I write in my column in the December issue of Trains (soon to arrive in your mailbox) that I look upon every trip by train as an adventure. I’ve just had another adventure, one worth sharing. It began when I booked a trip from New York City to Jacksonville, Fla., on the Silver Star.
As you know, any extended trip on the Star is by definition an adventure, because it now lacks a dining car and therefore fresh food. My strategy on food became twofold. First, I didn’t really leave Gotham on the Star. Instead, I took the 9 a.m. Acela Express to Baltimore. A four-mile Uber ride got me to Petit Louie Bistro in North Baltimore, an adorable French restaurant that resides in what bills itself as America’s oldest shopping center, circa early in the Twentieth Century. A Ketal One martini, followed by trout almandine and a glass of white Bordeaux—what could be more civilized? Then back by Uber to Baltimore Penn Station to catch the Silver Star.
At Washington Union Station, off I march to stock up for dinner while locomotives are exchanged. A certain French carryout on the station’s west side prepares a ham-and-gruyere baguette peppered with gherkins that will stay fresh for hours and satisfy any hunger. I add a rich (and big) chocolate-chip cookie for desert and a fresh-looking banana for the next morning’s breakfast. Needless to say, a bottle of cabernet sauvignon is in my suitcase.
I have an enjoyable evening. We leave Raleigh at 9:13 p.m., a dozen minutes late. An hour later, one novel finished and another one started, I call it quits.
At 5:45 this morning, I come awake and peer outside. We’re at a station that is unmistakably that of Savannah, Ga. This means we’re 90 minutes late. I must have slept better than I remembered, because I never sensed we were standing still for any length of time. Jim the sleeping car attendant soon supplies the explanation. At some little town between Camden and Columbia, S.C., the Star struck the front of an unoccupied auto at a crossing. The car had been lodged on the tracks just off a road crossing. Its inebriated occupants, instead of calling 9-1-1 for assistance, phoned Geico for help. Then along came our train. Jim reports the girlfriend of the car’s owner was cursing the Star’s engineer for failure to stop on a dime. The cops arrived, breathalyzer tests given, arrests made, and we ended up losing those 90 minutes. But our troubles have only begun.
Every morning CSX intermodal train Q104 leaves Jacksonville for Charleston, S.C. Most days it bucks a string of Amtrak and other, higher-profile intermodal trains—sometimes six or seven—between Jax and Savannah. It’s slow going on Q104. But this morning the tables are turned. The train is 14,000 feet long, too long for most sidings. Plus, it is having trouble keeping its brakes released. So both our train and the southbound Auto Train ahead of us take the siding for the plodding giant as it stops and goes, stops and goes. We meet it at Broadhurst, south of Jesup, Ga., and lose another 30 minutes.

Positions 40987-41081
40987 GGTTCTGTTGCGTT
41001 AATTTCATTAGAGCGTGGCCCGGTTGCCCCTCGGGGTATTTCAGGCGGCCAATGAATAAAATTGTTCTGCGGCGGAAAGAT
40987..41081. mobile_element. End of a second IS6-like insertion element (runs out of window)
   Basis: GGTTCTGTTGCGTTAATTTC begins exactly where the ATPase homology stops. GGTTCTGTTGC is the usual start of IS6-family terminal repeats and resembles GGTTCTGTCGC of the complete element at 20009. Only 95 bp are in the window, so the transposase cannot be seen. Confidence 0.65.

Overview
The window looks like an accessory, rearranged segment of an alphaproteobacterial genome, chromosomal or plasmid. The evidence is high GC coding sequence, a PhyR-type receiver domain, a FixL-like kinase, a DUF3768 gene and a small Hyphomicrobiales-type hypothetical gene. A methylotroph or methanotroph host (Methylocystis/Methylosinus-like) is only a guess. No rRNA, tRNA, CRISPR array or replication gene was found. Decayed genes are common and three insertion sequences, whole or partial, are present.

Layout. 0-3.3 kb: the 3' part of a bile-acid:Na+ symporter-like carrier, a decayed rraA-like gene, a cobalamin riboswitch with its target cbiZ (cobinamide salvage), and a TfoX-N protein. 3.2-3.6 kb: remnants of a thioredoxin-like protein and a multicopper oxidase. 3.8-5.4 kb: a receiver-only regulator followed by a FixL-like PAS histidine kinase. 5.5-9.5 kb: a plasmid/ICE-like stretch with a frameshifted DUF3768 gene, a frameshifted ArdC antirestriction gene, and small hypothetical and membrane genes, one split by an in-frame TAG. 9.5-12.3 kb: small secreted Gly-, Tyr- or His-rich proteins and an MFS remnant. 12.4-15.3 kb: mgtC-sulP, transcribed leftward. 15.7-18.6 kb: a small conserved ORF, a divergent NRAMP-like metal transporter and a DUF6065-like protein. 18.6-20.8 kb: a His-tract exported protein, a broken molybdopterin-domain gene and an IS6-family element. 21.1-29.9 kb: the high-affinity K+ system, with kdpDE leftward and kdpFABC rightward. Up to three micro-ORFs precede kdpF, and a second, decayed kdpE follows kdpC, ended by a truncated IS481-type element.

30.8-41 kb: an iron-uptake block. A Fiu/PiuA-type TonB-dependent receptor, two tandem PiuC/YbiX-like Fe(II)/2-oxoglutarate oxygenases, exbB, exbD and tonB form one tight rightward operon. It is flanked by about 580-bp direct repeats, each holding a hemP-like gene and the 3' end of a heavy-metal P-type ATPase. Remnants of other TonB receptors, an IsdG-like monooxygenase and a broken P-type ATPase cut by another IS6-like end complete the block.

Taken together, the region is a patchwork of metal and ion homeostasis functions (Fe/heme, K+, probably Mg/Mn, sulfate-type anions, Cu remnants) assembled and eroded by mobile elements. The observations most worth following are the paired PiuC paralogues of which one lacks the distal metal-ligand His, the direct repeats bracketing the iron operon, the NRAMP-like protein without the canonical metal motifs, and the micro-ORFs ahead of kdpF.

Now the sun it up, and at 8 o’clock sharp a “signal suspension” takes effect the last 15 miles into Jacksonville. That is, the signals are taken out of service for some sort of work, and trains are authorized instead by track warrants. So here we are, stopped at South Callahan, Fla., behind another train, waiting for a warrant. But the train dispatcher can’t issue one to either train until a switch tender shows up at control point Dinsmore to direct trains past power switches. I don’t know when the tender went on duty, but he doesn’t show up until almost 9.
We get our track warrant over the radio and the dispatcher clicks off. That’s when the conductor and engineer agree they’d never been given a completion time, and a warrant cannot go into effect without it. So 15 minutes more goes by while our crew tries to get the dispatcher’s attention. “I gave it to you, but I can give it to you again,” he says when finally answering calls from our train. We proceed to Jacksonville, Amtrak station, where we stop 5 minutes to hand throw the power switch into the station, arriving three hours late.
And did I remember to tell you that the toilet system on my sleeping car failed this morning?
For all these reasons, it was a fun trip, an adventure. I’d do it again.—Fred W. Frailey